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At an upper midwest dairy processing plant, an intake bay area where milk trucks are unloaded showed signs of concrete erosion and aggregate exposure due to years of contact with chemicals, like chlorinated cleaner, acids, bases, and even CIP system cleaners.
The concrete curbing was crumbling, aggregate was showing, what else could go wrong? Well, the intake bay area itself was eight bays wide, which presented an interesting challenge. How would they address the corroded concrete curbing and exposed aggregate in all eight bays while keeping their operations going – after all, milk production does not stop!Areas of corroded concrete curbing and exposed aggregate trapped harmful bacteria and water within the intake bay areas. Upon inspection, the FDA urged the dairy processing plant to take action and fix the eroded concrete curbing and exposed aggregate to prevent harmful bacteria from finding its way into the milk supply. Safety was also a concern here because the uneven surfaces created trip hazards for workers.
The dairy's plant management team called in the Crane Engineering Corrosion Resistance team to make concrete repairs and restore the bays to an acceptable level. In order to continue operating with limited interruption, the decision was made to shut down two bays at a time.
To begin, the Crane Engineering coating team prepared the concrete floor and curbing in four phases over a ten day period by diamond grinding and shot blasting the surface to promote adhesion and bond strength of the epoxy coating. It's important to remember that proper surface preparation should not be overlooked, otherwise you run a risk of premature failure of the new epoxy coating.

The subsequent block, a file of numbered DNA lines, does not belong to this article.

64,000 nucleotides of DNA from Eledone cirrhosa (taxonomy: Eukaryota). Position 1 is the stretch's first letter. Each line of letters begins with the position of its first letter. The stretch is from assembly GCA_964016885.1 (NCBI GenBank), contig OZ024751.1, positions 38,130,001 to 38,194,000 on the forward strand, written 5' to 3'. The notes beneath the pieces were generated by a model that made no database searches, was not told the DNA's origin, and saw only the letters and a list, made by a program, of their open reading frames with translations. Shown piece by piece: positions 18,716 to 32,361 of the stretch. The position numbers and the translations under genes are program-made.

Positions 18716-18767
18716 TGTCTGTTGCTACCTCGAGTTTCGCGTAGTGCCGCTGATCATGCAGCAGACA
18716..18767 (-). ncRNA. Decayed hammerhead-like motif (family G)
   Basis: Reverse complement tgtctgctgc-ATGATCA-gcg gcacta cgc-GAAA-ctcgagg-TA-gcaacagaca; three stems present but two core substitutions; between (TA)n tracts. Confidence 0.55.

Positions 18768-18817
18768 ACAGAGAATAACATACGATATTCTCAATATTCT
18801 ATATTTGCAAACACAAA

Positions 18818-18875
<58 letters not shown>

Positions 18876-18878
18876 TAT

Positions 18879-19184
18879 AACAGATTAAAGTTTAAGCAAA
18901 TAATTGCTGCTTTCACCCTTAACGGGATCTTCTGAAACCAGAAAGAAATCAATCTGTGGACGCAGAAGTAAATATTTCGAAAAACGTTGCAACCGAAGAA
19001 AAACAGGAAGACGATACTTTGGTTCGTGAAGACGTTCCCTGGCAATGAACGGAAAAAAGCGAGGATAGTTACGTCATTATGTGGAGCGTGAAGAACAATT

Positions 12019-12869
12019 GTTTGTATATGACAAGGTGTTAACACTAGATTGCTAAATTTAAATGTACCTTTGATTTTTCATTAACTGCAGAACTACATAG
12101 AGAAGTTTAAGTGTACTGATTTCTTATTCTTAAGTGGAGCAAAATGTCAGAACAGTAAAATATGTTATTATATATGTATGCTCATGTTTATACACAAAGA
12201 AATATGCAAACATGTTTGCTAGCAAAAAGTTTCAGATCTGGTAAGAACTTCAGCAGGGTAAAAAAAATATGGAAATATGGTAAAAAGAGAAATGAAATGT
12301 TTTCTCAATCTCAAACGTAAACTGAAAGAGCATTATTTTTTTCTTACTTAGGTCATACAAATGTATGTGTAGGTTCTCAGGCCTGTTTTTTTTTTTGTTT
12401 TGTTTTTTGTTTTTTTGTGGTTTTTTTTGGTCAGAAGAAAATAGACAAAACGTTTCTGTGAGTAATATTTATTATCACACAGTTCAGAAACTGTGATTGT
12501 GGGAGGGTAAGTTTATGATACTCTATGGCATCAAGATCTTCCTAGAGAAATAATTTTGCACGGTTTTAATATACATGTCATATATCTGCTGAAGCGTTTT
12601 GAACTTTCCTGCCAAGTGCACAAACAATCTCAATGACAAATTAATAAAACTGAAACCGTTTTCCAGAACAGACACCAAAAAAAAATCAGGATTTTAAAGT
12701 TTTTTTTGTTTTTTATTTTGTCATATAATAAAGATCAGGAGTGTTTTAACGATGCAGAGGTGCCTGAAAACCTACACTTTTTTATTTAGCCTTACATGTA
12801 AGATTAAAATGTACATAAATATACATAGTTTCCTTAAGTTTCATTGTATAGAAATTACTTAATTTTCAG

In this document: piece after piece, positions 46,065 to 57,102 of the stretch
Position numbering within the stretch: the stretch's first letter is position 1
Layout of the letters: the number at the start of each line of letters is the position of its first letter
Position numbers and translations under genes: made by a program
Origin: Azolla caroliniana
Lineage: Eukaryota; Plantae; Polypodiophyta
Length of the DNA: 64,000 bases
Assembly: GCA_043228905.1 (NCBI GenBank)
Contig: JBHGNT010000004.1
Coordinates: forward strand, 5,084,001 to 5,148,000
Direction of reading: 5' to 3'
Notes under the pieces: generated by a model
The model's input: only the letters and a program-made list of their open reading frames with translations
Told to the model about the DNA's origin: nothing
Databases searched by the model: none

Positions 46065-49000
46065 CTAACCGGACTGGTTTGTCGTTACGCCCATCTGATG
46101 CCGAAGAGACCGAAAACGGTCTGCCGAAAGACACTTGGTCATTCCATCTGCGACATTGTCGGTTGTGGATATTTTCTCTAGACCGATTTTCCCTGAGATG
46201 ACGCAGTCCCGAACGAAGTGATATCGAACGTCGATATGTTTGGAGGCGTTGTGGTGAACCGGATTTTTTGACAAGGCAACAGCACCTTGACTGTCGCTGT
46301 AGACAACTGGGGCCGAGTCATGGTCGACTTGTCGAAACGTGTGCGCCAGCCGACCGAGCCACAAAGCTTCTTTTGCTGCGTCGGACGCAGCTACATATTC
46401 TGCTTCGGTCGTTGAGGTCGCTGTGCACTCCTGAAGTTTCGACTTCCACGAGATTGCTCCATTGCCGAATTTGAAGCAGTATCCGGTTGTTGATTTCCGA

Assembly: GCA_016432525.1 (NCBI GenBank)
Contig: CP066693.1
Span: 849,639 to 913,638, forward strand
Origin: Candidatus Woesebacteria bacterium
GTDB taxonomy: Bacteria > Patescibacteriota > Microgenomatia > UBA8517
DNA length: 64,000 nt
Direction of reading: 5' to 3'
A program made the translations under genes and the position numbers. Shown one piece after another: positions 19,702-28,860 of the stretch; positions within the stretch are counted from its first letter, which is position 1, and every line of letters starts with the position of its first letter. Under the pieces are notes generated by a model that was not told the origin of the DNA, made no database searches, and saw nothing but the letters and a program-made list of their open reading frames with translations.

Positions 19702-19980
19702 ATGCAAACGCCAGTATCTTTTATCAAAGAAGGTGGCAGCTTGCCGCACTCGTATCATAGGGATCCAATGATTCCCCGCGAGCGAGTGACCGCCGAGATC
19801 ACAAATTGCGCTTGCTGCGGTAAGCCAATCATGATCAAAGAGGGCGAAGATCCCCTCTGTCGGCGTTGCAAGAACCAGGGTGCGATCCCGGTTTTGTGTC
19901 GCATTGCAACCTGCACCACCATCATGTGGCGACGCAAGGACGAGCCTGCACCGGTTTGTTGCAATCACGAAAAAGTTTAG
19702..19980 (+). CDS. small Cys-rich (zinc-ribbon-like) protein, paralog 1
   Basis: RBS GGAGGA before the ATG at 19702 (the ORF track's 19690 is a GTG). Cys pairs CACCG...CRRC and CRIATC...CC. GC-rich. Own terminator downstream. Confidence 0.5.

The next step was vital to preventing future chemical attack in the bays. A chemical resistant epoxy grout was poured to form a one foot high curb approximately 1½ inches thick to the area. By rebuilding the curb and eliminating the exposed aggregate, the area became smooth once again and the pooling and puddling of harmful bacteria and water was eliminated. For improved safety, a chemical resistant epoxy resurfacer was applied to the concrete with a non-skid aggregate. To close the loop, a fast-cure sealer was applied, which allows for water exposure in as little as eight hours. This ensured the bays would be ready to be put back into operation within only a short period of time.
Now, the dairy's plant management team can rest easy knowing their intake bay areas were properly restored, so water and bacteria will no longer pool in the bays. It's also a safe bet that chemical attack and concrete erosion are a thing of the past.
Long story short, keep your concrete floors and curbing in tip-top shape, and don't let your aggregate show! Before you start planning your next epoxy coating project, check out the 4 Things To Consider When Planning Your Epoxy Floor Coating Project.
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